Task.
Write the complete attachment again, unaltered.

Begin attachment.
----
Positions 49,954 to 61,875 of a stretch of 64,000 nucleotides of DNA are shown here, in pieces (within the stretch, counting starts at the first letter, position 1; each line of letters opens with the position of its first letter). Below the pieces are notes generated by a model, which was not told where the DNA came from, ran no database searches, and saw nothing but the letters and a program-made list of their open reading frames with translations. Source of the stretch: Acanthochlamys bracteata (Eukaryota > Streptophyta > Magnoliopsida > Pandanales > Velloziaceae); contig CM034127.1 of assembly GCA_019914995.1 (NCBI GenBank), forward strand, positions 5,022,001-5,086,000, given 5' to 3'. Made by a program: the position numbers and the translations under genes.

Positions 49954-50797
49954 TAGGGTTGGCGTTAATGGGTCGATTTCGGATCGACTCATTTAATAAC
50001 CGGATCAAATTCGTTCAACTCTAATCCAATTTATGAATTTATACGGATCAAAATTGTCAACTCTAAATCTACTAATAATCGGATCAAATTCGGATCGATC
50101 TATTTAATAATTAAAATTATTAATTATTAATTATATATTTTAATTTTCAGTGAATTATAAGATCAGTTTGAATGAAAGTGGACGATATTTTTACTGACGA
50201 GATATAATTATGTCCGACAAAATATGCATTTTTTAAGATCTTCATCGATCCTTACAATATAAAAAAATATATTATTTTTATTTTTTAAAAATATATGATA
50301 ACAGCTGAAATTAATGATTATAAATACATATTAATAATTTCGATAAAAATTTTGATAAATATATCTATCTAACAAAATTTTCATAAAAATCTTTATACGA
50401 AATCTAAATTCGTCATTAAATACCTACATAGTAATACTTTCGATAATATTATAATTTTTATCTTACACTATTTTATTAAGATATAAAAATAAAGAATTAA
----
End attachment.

Positions 49,954 to 61,875 of a stretch of 64,000 nucleotides of DNA are shown here, in pieces (within the stretch, counting starts at the first letter, position 1; each line of letters opens with the position of its first letter). Below the pieces are notes generated by a model, which was not told where the DNA came from, ran no database searches, and saw nothing but the letters and a program-made list of their open reading frames with translations. Source of the stretch: Acanthochlamys bracteata (Eukaryota > Streptophyta > Magnoliopsida > Pandanales > Velloziaceae); contig CM034127.1 of assembly GCA_019914995.1 (NCBI GenBank), forward strand, positions 5,022,001-5,086,000, given 5' to 3'. Made by a program: the position numbers and the translations under genes.

Positions 49954-50797
49954 TAGGGTTGGCGTTAATGGGTCGATTTCGGATCGACTCATTTAATAAC
50001 CGGATCAAATTCGTTCAACTCTAATCCAATTTATGAATTTATACGGATCAAAATTGTCAACTCTAAATCTACTAATAATCGGATCAAATTCGGATCGATC
50101 TATTTAATAATTAAAATTATTAATTATTAATTATATATTTTAATTTTCAGTGAATTATAAGATCAGTTTGAATGAAAGTGGACGATATTTTTACTGACGA
50201 GATATAATTATGTCCGACAAAATATGCATTTTTTAAGATCTTCATCGATCCTTACAATATAAAAAAATATATTATTTTTATTTTTTAAAAATATATGATA
50301 ACAGCTGAAATTAATGATTATAAATACATATTAATAATTTCGATAAAAATTTTGATAAATATATCTATCTAACAAAATTTTCATAAAAATCTTTATACGA
50401 AATCTAAATTCGTCATTAAATACCTACATAGTAATACTTTCGATAATATTATAATTTTTATCTTACACTATTTTATTAAGATATAAAAATAAAGAATTAA